#Int Expressions:
2
2+4
6
(2+5) * (3-5)
-14
#Float Expressions:
2.7 + 4.5
(2 + 3.5) * (2.7 -4)
0.1 + 0.11
# What's different from OCaml?
# Note: Type coersion! Python does type conversion on its own.
# OCaml would have simply rejected this expression.
# Note: its the same + for ints and floats and as we'll see, a lot
# of other things. It's just the same "+" message name, and the
# objects take care of doing the right thing.
# In python, its actually exploiting the fact that everything is an object...
#What about this?
2 + 3j
-5.2 + 6j
(2 + 3j) * (-5.2 + 6j)
# Can someone tell me why it's j, not i?
#String Expressions:
"this "
"this is " + "cool"
"this is w" + "a"*10 + "y cool"
"this is so cool you'll fall off your seat"
# say I want the string: Prof says: "this is way cool"
'Prof says: "this is way cool"'
'Prof says: "this is so cool you' + "'" + 'll fall of your seat"'
# conversion functions...
str(50)
str(92.7)
str("cool stuff, dude!")
int("22")
int("abc")
int(3.9)
float(22)
float("3.14")
# These are special built-in functions that do the conversion. Note again
# dynamic typing: the int function can take anything as a
# parameter. The correct "method" is determined dynamically.
# Btw, what's the difference between operator overloading and dynamic
# dispatching?
# Suppose in Java, I have a Class called Chicken, and I want to compare
# chickens. So I write:
# bool equals(Chicken o) { ... }
# What's the problem?
# assignment statements
x = 3
y = x + 4
s = "so "
t = "cse130 is " + s * y + "much fun" + "!" * x
# Now, it turns out that strings are a "Sequence" Types. Such types have many
# cool properties, the first of which is that they have lengths:
s
len(s)
t
len(t)
# We can access the i'th element of a sequence...
s[0]
s[1]
t[7]
# slicing: s[i:j] is the (sub)sequence of characters from position i
# through j-1.
t
t[0:3]
t[3:6]
t[3:]
t[:4]
# What about t[100]? What about t[-1]
t[100]
t[-1]
#forall t. t[:i] + t[i:] is always equal to t
t[:2] + t[2:]
t[:6] + t[6:]
t[:-1] + t[-1:]
#Tuples:
t1 = (3,5)
t2 = ("abc",2.9,99)
t3 = (t1,t2)
# What do you think this will do?
(1,2) + (3, 4)
# What about this?
t4 = ("abc",10) * 4
# tuples are also sequences
t1
len(t1)
t3
len(t3)
t4
len(t4)
#Can select:
t1[0]
t2[2]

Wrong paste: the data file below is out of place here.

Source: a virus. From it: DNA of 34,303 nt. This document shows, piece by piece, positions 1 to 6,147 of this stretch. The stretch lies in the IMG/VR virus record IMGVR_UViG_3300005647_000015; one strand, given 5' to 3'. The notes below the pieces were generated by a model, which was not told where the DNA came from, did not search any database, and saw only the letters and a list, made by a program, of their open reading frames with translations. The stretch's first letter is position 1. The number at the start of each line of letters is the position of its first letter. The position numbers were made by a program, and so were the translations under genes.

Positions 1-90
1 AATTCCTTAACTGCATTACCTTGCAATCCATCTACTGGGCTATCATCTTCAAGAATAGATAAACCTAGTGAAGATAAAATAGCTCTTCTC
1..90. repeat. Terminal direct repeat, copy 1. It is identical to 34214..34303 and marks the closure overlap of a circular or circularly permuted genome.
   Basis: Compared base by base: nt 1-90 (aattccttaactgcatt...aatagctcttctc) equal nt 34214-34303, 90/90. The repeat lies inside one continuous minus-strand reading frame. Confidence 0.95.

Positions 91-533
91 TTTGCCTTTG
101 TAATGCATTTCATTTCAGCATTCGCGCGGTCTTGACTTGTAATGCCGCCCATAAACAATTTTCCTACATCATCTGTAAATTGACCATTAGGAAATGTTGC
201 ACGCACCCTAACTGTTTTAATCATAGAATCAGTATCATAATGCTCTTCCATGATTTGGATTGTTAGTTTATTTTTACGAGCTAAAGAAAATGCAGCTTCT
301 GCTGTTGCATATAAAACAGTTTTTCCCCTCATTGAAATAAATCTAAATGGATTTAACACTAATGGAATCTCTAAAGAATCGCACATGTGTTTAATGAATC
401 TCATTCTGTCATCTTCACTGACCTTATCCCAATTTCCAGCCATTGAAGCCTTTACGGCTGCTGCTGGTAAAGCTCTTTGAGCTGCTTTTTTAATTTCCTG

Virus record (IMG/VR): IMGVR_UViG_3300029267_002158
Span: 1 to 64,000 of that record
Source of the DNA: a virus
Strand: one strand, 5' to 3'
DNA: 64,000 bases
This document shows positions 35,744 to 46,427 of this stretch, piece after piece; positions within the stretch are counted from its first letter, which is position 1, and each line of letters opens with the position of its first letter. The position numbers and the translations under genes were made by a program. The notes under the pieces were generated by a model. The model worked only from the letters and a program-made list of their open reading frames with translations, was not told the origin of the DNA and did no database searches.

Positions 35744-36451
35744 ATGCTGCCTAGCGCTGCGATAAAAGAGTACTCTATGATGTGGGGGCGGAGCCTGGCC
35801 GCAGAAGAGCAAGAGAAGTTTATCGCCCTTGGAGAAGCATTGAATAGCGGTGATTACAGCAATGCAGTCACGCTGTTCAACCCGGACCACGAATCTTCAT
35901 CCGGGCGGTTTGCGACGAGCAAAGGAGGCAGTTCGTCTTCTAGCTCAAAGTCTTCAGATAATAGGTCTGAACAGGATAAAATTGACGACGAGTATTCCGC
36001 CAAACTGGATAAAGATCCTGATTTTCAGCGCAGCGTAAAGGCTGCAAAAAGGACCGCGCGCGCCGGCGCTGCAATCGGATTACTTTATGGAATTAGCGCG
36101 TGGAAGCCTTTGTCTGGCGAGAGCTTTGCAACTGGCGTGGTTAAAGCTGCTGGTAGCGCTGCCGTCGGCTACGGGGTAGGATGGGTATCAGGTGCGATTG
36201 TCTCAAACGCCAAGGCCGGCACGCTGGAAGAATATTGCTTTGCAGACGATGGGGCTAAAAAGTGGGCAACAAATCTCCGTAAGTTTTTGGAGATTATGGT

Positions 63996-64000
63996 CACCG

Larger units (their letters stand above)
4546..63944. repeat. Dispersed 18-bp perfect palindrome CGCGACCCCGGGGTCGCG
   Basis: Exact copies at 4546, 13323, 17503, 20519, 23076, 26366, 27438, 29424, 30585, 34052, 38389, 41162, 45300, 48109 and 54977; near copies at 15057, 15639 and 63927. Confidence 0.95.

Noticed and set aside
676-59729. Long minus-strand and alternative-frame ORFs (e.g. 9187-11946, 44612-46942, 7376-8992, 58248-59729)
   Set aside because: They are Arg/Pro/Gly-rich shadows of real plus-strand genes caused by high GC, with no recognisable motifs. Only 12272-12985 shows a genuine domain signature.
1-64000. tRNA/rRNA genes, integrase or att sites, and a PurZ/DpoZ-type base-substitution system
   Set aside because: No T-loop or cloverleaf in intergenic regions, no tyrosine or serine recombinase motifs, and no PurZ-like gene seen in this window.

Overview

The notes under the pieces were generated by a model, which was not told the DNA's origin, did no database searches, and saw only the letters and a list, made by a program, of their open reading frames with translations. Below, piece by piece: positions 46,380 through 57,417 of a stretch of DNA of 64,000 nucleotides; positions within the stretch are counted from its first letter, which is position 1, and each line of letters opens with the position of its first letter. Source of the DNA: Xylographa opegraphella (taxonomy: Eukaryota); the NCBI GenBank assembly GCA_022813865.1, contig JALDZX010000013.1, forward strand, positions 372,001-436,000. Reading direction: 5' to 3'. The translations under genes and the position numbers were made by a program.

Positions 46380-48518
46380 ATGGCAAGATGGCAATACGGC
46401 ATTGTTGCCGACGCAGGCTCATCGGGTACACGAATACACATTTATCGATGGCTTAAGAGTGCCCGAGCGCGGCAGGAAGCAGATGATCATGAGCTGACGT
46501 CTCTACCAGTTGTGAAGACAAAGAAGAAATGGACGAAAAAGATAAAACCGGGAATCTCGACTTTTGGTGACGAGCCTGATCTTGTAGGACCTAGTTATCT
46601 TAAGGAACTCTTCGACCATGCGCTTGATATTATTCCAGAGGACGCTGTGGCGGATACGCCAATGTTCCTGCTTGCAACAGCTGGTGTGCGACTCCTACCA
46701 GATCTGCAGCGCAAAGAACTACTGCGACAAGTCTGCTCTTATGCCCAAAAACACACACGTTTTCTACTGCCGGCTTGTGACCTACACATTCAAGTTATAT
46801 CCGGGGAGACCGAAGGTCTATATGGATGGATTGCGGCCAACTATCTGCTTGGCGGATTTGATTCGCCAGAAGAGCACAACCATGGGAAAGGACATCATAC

t2[1:2]
t2[1:]
# What other type do you think is a sequence?
# Another sequence type: Lists!
l1 = [9,1,1]
# no resriction on types! "heterogeneous lists"
l2 = [1, "a", 3.0, ["moo", "stew", "bamboo", "woohoo"]]
len(l1)
len(l2)
l1[0]
l2[1]
l2[3]
l2[3][0]
l2[1:3]
l1 + l2
l1 * 3
2 * l2
# next: let's do some OCaml sins...
# mutation
l2
l2[0] = "zzz"
l2
x = [1,2,3,4,5]
y = x
y[0] = "a"
y
x
# what's the moral?
# moral: there is aliasing!
# slice assignment
l2
l1
l2[0:3] = l1 * 7
#Statements:
#if
x = -10
if x < 0:
x = abs(x)
print("Negative, flipped", x)
elif x == 0:
print("Zero!")
else:
print("Positive", x)
# Overall structure is:
# if :
#
# elif :
#
# elif :
#
# .
# .
# .
# else:
#
# Here the "elif" stands for "else if" -- a convenient shorthand. This is how
# you can do switch/case statements in Python.
# indentation matters!!!
pass
if x==15:
y = 0
print("is 15")
# different from above!!!
pass
if x==15:
y = 0
print("is 15")
# What do you all think about this?
# Another question: what do think pass does?
# "pass" is a dummy statement that is used when you need to have something in
# a statement block (like the above). Its to ensure that the statement block
# is not empty. As the name suggests, it doesnt do anything.
# Conditions (for if, elif) are like the usual. Can use comparators
# ==, <,>,<=,>=,!=. Unlike in OCaml you dont have to use an explicit boolean
# type. Anything thats "not zero" is true and zero is false. However, you
# CANNOT use = because thats assignment and you cannot assign inside an if
# conditional. Thats a separate statement!
if 1: print("true")
if 0: print("true")
if ["a"]: print("true")
# what about this?
if []: print("true")
# moral?
# while - statement
a,b = 0,1
while b < 20:
print(b)
a, b = b, a+b
# Notice:
# 1. Multiple assignment: This is really "simultaneous assignment" all of rhs
# is evaluated and then "simultaneously" stuck into LHS. Actually, whats
# happening is "tuple" assignment (like pattern-matching in OCaml). We are
# assigning to the tuple (a,b) the value (0,1).
# 2. The body of the while is indented appropriately.
#
# while :
#
#
# For nested while loops, make sure you get indentation right!
# Up next: functions!
def fib(n):
a,b = 0,1
while (b < n):
print(b)
a,b = b,a+b
# Easy enough. Note that the "body" of the function is indented
# appropriately. General form:
#
# def fname(x1,x2,...):
#
fib(20)
# What does this function return?
print(fib(20))
# It returns a special value called "None".
# Can return something different using a return statement:
def fac(n):
if n == 0:
return 1
else:
return n * fac(n-1)
fac(10)
# This returns an integer, but python is dynamically-typed
# so it can return different values.
def fac(n):
if n < 0:
return "Rubbish negative arg"
elif n == 0:
return 1
else:
return n * fac(n-1)
fac(-10)
fac(10)
#"default" parameters.
def greet(i,name="Bob"):
print("H" + "e"*i + "y", name)
greet(3, "Sally")
greet(3)
# More details and other cute shortcuts in the Python Tutorial on
# readings webpage.
# Ok, now the big bang!!! You all thought we were done with functional
# stuff... haha, you were wrong!
fac
# So this means that ...
# 1. You can nest function definitions -- just defines a "local" function
# 2. You can take functions as arguments
# 3. You can return functions as return values
# All of the functional goodness is still there!!! Woohoo, party time!
# Check it out:
def compose(f,g):
def foo(x):
return f(g(x))
return foo
def times_3(x):
return 3*x
def first_2_elems(x):
return x[0:2]
baz = compose(times_3,first_2_elems)
baz([1, 2, "three", 4, "five"]) #works for sequences
baz("this is the end, my friend.") #works for sequences